Do you find yourself feeling fatigued and sleepy after eating? Are there moments throughout your day where you experience irritability and strong hunger pangs? Do you feel dizzy more than normal? If so, you may have problems with your blood sugar.
When you eat carbohydrates, your body breaks them down into glucose, a source of energy. There are two types of carbohydrates: simple and complex. Simple carbs break down quickly and over saturate the blood with glucose. When your blood is consistently flooded with excess glucose, your body may become resistant to insulin, which regulates glucose. As a result, your blood sugar levels may be too elevated at one time and drop too low at another.
Let’s discuss the best natural ways to balance your blood sugar levels to avoid these symptoms.
Increase Physical Activity
You can promote healthy blood sugar levels by staying physically active. Following a sedentary lifestyle will not only worsen blood sugar imbalance but it may also increase your risk for preventable diseases such as diabetes and obesity. What’s more, a sedentary lifestyle will weaken the core musculature and decrease bone density, increasing your risk for strains, injuries, and breaks. Staying physically active will help you live a more independent life well after retirement. (1)
Being physically active could include taking more walks, going for a bike ride, gardening, household chores, or low-impact exercise. The idea is to get up and get moving.
Get Better Sleep
Poor sleeping habits can promote an increase in stress and hunger while decreasing the release of important growth hormones that help to improve health. When you don’t sleep enough, your body produces more hormones that are associated with elevating stress levels and inducing hunger. When you give in to these cravings, which are usually based in carbohydrates, you spike your blood sugar levels, throwing them into an imbalanced state.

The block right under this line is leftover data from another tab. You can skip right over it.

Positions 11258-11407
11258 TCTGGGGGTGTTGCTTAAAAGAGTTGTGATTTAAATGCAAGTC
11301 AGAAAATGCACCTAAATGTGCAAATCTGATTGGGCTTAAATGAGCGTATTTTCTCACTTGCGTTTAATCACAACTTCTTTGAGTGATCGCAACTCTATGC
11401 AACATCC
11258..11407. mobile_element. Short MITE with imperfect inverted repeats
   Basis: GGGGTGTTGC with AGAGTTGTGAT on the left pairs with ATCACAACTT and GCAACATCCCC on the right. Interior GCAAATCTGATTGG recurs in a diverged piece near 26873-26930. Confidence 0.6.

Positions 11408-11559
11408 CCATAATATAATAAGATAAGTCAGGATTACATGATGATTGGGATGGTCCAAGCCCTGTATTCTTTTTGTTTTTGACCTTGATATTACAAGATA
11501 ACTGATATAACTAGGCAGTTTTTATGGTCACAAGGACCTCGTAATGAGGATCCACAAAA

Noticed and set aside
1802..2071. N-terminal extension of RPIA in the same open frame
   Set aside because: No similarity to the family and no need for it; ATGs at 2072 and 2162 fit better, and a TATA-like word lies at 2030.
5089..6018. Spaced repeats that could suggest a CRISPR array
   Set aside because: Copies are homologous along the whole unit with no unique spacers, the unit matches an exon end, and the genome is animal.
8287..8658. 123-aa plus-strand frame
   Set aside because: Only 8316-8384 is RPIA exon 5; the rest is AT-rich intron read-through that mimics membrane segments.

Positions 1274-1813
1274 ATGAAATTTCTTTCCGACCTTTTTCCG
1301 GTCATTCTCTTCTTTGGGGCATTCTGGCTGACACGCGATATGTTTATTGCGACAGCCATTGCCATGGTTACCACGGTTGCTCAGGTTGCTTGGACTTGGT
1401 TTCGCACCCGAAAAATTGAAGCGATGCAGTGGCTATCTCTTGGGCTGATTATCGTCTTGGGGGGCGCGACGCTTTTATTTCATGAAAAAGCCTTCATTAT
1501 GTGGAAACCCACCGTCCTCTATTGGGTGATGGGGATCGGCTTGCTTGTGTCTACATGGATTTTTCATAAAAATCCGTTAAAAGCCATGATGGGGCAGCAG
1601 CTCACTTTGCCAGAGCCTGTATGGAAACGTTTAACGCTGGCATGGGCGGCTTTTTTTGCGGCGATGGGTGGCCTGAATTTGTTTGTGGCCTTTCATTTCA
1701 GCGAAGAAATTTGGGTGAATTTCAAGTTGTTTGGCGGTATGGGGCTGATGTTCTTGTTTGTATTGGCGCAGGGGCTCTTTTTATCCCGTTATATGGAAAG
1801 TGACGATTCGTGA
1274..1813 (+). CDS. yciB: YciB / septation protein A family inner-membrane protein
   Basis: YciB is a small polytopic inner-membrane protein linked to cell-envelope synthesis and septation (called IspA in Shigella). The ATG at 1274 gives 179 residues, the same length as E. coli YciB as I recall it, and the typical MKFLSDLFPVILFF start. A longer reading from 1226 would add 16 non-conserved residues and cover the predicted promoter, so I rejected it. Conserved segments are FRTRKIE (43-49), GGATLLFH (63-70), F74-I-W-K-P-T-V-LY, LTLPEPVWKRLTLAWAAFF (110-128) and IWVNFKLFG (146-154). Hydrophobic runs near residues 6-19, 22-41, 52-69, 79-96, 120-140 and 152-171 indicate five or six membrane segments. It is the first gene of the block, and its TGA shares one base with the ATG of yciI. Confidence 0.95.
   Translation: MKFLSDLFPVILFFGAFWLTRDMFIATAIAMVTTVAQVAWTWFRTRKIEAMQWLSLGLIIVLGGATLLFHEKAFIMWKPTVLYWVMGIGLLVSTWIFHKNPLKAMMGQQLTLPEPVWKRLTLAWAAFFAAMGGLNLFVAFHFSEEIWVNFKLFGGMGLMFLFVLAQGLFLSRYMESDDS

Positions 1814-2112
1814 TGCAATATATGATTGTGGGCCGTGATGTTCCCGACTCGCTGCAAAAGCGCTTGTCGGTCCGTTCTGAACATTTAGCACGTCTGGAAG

Try to sleep for at least seven hours each night. Increasing your physical activity level throughout the day will help you sleep better at night. Also, be sure to power down all electronics an hour before bed. Do something easy and fun like reading a book or a puzzle. Make sure you are in a completely dark room so your body will produce enough melatonin to promote healthy sleep.
Little Changes in Your Diet
The best way to balance your blood sugar is with a healthy diet. You don’t need to radically change your diet to see improvements in blood sugar levels. You can begin by making little changes and staying consistent with them. Trying eating foods that have the following vitamins and minerals:
Zinc: Found in oysters, beef, lamb, chicken, spinach, pumpkin seeds, and beans
Vitamin C: Found in strawberries, oranges, red pepper, and kiwi
Magnesium: Found in avocado, spinach, almonds, and black beans
There are also several herbal remedies that can promote healthy blood sugar levels including cinnamon, cayenne pepper, and licorice root.
You can also use a high quality blood sugar supplement to include all of these important ingredients for balancing blood sugar.
Have you tried to lower your blood sugar levels?
What methods have you found helpful? Have you tried any of the suggestions above? What were your results? Let us know in the comments below!
David Sautter is a NASM certified personal trainer and a NASM certified fitness nutrition specialist who has worked in the fitness industry for over 12 years.
During his time in the fitness industry, David Sautter has conducted many fitness workshops, trained hundreds of clients, and has written extensively for a variety of companies. He has been a featured fitness writer on many high-profile health and fitness websites. Aside from producing weekly articles, David has been the writer of several e-books and training guides.
1. Adams OP. The impact of brief high-intensity exercise on blood glucose levels. Diabetes, Metabolic Syndrome and Obesity: Targets and Therapy. 2013;6:113-122. doi:10.2147/DMSO.S29222.
2. Knutson KL. Impact of sleep and sleep loss on glucose homeostasis and appetite regulation. Sleep medicine clinics. 2007;2(2):187-197. doi:10.1016/j.jsmc.2007.03.004.
3. Mohamed Sham Shihabudeen H, Hansi Priscilla D, Thirumurugan K. Cinnamon extract inhibits α-glucosidase activity and dampens postprandial glucose excursion in diabetic rats. Nutr Metab (Lond). 2011 Jun 29;8(1):46. doi: 10.1186/1743-7075-8-46.